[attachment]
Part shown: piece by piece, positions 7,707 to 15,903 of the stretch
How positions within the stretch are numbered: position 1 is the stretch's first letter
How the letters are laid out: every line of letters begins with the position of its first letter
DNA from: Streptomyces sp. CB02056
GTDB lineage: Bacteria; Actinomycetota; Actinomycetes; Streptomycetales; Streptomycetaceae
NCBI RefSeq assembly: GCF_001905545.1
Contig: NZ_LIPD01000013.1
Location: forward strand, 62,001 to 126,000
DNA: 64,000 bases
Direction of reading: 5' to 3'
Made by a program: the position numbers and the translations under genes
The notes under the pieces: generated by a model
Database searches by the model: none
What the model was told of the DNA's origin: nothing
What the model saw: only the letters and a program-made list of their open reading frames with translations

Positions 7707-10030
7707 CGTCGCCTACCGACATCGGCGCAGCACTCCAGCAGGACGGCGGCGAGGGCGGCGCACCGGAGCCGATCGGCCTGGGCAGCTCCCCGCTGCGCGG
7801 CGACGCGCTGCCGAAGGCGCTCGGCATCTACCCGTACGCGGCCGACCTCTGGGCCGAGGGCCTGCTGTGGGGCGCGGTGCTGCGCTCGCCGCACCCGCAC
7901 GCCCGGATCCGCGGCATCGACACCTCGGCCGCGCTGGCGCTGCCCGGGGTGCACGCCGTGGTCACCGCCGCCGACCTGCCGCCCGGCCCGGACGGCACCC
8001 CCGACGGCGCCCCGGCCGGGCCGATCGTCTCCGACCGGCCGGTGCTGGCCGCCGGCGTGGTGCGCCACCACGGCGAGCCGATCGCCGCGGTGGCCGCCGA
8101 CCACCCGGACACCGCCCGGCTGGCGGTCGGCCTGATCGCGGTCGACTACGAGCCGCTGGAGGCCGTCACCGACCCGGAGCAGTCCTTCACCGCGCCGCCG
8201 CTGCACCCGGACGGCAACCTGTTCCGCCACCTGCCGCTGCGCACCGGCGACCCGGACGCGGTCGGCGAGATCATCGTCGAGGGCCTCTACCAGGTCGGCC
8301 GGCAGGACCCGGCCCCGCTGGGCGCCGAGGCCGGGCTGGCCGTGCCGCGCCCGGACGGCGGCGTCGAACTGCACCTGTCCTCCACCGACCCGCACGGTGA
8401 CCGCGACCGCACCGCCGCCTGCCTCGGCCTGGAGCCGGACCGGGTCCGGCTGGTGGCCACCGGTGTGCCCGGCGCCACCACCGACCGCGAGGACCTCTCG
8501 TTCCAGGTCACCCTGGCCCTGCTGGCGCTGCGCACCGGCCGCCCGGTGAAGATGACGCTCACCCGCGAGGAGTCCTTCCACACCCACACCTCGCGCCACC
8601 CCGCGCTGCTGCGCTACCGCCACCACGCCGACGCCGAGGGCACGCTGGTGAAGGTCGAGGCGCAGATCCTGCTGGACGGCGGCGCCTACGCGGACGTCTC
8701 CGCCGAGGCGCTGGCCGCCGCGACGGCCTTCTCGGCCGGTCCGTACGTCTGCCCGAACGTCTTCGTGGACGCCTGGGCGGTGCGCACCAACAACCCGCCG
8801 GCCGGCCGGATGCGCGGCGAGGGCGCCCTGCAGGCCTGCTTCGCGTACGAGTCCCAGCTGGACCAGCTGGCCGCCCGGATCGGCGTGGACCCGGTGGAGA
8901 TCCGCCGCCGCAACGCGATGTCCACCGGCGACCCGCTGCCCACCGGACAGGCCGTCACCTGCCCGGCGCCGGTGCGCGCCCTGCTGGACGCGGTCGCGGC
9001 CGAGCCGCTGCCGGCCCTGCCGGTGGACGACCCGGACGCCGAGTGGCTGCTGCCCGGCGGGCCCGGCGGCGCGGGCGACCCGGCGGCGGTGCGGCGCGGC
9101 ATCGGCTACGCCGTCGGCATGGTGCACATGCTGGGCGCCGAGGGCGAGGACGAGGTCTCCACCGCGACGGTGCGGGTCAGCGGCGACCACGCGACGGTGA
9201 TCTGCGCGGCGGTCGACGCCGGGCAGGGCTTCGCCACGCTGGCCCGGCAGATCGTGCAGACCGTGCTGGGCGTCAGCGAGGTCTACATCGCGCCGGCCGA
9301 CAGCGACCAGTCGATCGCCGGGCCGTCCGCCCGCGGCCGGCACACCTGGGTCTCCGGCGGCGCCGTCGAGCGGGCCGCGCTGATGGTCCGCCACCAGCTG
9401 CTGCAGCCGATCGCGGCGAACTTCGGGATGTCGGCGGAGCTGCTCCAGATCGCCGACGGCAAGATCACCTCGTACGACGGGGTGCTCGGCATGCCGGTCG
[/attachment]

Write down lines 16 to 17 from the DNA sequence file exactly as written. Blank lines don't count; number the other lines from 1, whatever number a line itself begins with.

Positions 7707-10030
7707 CGTCGCCTACCGACATCGGCGCAGCACTCCAGCAGGACGGCGGCGAGGGCGGCGCACCGGAGCCGATCGGCCTGGGCAGCTCCCCGCTGCGCGG